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When You’ll Need Development or Planning Approval

Because the application of development and planning law varies from state to state, and from council to council, it can often be confusing as to when you need to seek legal approval for the use of a building.

As Renew projects work on finding the easiest way through this system, it’s useful to know not only when you need to seek approval, but under what conditions you don’t need to seek approval. This all comes down to a series of things outlined, usually, within state law, and applied by local councils, called “Triggers”, or the points at which the Council HAS to make you seek development approval. Again, these vary a bit from state to state and their application varies widely from council to council. The main ones are:

(1) If the building has been empty for a certain period of time, you often need to reapply for a Use. It’s usually two years. But not all councils enforce this.

(2) If you’re doing any major development – like stuff that’s costing more than $50,000 or so – to the building. The amount varies from state to state. If you’re doing a Renew style project, it’s highly unlikely you’ll be worrying about this. If a building requires $50,000 worth of upgrades, you should avoid using it.

(3) You want to legally change the building’s Use from one category to another you open up a minefield. The common one is changing a retail space to a music venue. This is like opening Pandora’s Box.

Legally, you have to go through a Planning and Development Approval nightmare when you do any of those things. This will involve a council building inspector coming to your building and deciding whether it meets ‘deemed to satisfy’ requirements – basically whether they thinks it’s safe or not. They can get in considerable trouble if they deem a building safe to use and something goes wrong – even something relatively minor. So they’re usually pretty cautious. They will look for things that might go wrong. Fixing them might cost you thousands of dollars.

So try to avoid hitting any triggers as much as possible unless you REALLY REALLY need to.

That said, even if you’ve got a space with an Existing Use, Council can still make you apply for a  development approval. They’ll do this, in short, because they think you’re a risk and they want to legally protect themselves. The usual reasons they do this are:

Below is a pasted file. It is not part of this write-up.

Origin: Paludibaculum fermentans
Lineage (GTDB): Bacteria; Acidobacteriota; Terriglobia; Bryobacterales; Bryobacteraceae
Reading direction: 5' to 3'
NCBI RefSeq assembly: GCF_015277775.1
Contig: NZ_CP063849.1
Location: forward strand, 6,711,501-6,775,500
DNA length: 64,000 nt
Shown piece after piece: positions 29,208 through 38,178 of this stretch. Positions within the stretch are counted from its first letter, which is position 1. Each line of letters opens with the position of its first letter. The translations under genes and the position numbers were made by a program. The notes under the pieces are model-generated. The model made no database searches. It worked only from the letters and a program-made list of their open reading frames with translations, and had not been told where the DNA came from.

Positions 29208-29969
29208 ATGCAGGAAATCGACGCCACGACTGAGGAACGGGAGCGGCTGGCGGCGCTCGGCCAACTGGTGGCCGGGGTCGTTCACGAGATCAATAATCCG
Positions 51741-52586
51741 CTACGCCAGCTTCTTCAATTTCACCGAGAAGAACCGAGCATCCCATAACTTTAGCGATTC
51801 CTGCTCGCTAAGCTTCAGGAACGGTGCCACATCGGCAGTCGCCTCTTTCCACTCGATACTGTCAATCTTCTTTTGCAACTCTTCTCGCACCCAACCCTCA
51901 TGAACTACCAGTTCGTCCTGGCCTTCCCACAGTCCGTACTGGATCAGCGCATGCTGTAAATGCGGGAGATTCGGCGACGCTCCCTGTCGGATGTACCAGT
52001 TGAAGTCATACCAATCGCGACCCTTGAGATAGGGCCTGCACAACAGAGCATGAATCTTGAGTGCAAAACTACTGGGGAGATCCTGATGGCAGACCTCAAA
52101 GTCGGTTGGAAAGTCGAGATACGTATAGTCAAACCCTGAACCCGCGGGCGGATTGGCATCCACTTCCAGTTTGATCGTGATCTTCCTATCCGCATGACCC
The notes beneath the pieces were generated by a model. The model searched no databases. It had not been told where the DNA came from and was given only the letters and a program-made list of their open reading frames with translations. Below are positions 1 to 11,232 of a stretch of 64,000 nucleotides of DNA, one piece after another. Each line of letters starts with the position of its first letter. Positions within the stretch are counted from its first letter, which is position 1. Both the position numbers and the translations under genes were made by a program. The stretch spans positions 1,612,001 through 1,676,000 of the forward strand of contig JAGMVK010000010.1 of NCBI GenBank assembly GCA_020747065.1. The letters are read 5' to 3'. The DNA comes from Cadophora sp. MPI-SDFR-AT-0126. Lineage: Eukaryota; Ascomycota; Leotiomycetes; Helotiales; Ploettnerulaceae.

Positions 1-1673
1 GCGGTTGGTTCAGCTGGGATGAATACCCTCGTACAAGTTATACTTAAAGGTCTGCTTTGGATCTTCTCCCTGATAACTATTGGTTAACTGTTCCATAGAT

(1) You’ve pissed someone off. No, honestly. If you annoy your neighbours, local traders or someone in local council, their first step will be to make you apply for development approval. This is kind of like them saying, “Who let you into our main street?” Even if you do have the right to be there, this process is draining and you should avoid it. You can do so by simply making friends with the neighbours and stressing that this is a not for profit community project designed to attract foot traffic. Local businesses are often key stakeholders in Renew style projects – it’s good to work with them and keep them on side.

(2) You’re running a gallery or theatre space in a building with poor disability access facilities. Councils crack down on this because, under the Disability Discrimination Act, they can be sued for discrimination if they allow cultural activity to occur in a building which isn’t accessible to those affected by a disability.

(3) You’re using an old shop front as a music venue. This is a classic one. Councils will crack down on you and make you apply for development approval because music venues are loud (and there are laws around noise restriction), because alcohol is often served on site (and there are laws around liquor licensing), because residents might complain or because you’re using a venue that doesn’t have full disability access and thus they might get sued under the Disability Discrimination Act.

(4) You’re using an old warehouse to have massive parties. As above.

(5) You’ve put out a sandwich board or painted the front of your building. No. Really. Councils in most states legally monitor the use of street furniture and building facades and demand approvals for both.

Avoid all these things whenever possible.